Home Film ‘Eternal Beauty’ Review – Flawed but Undeniably Well-Intentioned

‘Eternal Beauty’ Review – Flawed but Undeniably Well-Intentioned

by Guy M. Dolbey

Eternal Beauty is the second feature from Craig Roberts, following up 2015’s Just Jim, a slick but lowkey drama about small-town life and popularity. Roberts came into the public eye through his work as a child actor on British TV and arguably broke out in Submarine, Richard Ayoade’s 2010 drama about a Welsh schoolboy that set the stage for a lot of Roberts’ own filmmaking tendencies. While Just Jim was far from a groundbreaking work, it showed a lot of potential that I hoped to see evolve as Craig Roberts matured as a filmmaker. Eternal Beauty is in this way a frustrating case because it without question does showcase a development as a filmmaker, but in service of a story that I’m not sure was looking for such a quirky, expressionist touch.

Eternal Beauty is the story of Jane (Sally Hawkins), a woman with schizophrenia who is still reeling from having been dumped at the altar years ago. This part of her life (where she is played by Morffyd Clark) feels almost like a different world and while we’re only given glimpses of it, the way the two bleed into one another is fascinating and almost horror movie-like. Jane’s story is centred around her continued search for genuine human connection, not only in the romantic sense but through her well intentioned but misguided attempts to relate to her family despite their lives having turned out so different. 

Sally Hawkins in ‘Eternal Beauty’ courtesy of Samuel Goldwyn Films

This simple premise keeps the film afloat though largely on the back of Sally Hawkins’ performance which, while not grounded in any clear reality, is incredibly expressive and commands the emotion of almost every scene, especially compared to a far more muted supporting cast. My fear going into this, like most films attempting to represent mental illness, was one of representation and exploitation – mainly when it became clear that like a lot of films about schizophrenia, this was going to rely heavily on a cinematic idea of hallucinations. While I can’t say that this is necessarily good representation of schizophrenia, I think it is the definition of well-intentioned. More than anything, its good ideas feel almost held back by an adherence to formalized tropes in schizophrenia’s representation on screen at points where a fresher approach could have been really effective. To the film’s credit however, Jane is not exclusively defined by her mental illness, though its effect on her life is not downplayed. She is funny, kind, and has passions and an internality often not provided to schizophrenic characters, though too regularly still portrayed through the same frameworks.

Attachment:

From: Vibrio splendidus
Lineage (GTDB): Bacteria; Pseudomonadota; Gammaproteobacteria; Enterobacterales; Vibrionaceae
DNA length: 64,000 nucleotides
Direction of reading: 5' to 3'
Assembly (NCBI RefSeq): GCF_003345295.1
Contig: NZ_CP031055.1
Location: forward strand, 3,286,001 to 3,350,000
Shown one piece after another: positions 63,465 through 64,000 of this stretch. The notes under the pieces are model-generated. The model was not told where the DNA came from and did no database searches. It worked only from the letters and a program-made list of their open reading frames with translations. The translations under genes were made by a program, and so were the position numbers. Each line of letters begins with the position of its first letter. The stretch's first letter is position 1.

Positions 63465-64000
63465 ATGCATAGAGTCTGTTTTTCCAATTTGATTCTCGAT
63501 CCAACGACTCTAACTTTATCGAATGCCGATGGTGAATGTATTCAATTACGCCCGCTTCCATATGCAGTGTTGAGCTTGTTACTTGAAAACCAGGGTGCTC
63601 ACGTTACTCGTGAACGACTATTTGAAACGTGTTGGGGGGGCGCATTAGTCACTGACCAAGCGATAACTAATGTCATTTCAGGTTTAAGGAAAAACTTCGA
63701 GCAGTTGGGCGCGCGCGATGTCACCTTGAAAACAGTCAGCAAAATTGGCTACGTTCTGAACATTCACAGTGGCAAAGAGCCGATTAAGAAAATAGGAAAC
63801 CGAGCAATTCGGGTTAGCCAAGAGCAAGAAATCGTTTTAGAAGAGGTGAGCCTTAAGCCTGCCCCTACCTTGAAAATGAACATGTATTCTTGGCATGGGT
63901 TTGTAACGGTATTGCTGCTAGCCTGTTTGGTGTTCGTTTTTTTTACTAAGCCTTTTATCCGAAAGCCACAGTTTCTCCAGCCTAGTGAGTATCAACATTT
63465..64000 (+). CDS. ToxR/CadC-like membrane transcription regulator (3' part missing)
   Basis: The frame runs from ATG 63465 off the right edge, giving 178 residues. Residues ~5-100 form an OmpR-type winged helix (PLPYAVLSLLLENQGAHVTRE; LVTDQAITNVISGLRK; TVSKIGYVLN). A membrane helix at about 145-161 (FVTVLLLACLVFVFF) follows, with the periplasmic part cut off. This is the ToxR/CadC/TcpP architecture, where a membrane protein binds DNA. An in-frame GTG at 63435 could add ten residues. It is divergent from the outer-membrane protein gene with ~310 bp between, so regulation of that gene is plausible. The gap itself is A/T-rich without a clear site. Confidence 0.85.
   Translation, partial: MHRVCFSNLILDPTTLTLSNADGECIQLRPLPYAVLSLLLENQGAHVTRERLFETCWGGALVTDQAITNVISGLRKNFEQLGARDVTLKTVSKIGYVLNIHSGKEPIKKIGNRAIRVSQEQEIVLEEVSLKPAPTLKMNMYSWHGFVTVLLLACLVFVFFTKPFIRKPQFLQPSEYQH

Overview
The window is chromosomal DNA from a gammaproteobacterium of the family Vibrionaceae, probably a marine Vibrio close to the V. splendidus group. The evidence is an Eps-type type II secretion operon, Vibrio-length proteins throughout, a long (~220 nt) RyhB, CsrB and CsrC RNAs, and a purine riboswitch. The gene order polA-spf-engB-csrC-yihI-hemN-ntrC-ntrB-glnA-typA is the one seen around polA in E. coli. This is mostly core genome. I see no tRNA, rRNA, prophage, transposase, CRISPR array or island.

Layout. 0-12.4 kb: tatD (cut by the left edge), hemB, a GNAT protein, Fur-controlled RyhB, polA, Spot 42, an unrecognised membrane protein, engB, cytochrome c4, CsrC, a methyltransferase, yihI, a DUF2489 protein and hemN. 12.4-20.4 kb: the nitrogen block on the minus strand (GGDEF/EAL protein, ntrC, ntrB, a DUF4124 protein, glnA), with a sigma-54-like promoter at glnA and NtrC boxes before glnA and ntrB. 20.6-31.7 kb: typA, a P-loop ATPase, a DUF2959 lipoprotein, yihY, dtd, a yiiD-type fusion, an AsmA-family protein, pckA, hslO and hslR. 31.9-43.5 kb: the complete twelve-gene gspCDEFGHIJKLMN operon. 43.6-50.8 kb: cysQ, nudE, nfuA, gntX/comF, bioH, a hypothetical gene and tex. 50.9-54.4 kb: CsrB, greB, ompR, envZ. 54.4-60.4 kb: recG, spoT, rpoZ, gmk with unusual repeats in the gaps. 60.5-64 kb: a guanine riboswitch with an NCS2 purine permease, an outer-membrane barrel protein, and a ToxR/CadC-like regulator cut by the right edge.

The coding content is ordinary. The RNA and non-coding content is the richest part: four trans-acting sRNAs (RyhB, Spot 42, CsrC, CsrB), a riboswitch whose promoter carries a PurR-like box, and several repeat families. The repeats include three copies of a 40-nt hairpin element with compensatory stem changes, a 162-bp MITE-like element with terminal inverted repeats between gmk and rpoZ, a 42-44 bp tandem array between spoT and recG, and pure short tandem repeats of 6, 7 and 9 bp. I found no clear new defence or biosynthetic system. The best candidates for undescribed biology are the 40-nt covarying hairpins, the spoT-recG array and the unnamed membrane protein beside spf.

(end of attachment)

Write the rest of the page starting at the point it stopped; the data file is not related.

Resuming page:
Though it bounces between plotlines and ideas at an almost breakneck pace, this film is ultimately about the sacrifices and compromises of family and when that is in its sights, the film is at its most effective, though still not without fault. Its representation of adult family gatherings as comically stilted and awkward is where it finds most genuinely felt drama and reflects most clearly Craig Roberts’ potential as a filmmaker, finding an almost Lynchian drama in a different kind of mundane. Almost by virtue of numbers, Roberts is one of the most prolific working Welsh filmmakers and it is interesting to see that very space mined for drama.

I don’t know that Eternal Beauty is a great film and there is an argument to be made that it leans into exploitation, turning the reality of schizophrenia not into horror as is common but attempting to tie it to a kind of unpredictable quirkiness. However, it is defined by a very firm belief in a fundamental humanity beyond that, and when it allows itself to be a quiet film about a woman who struggles to connect to people, it feels most worthwhile. 

★★★☆☆

Eternal Beauty was selected to play at the 2019 BFI London Film Festival and is now available on VOD!

Follow contributor Guy M. Dolbey on Twitter: @gmrdth

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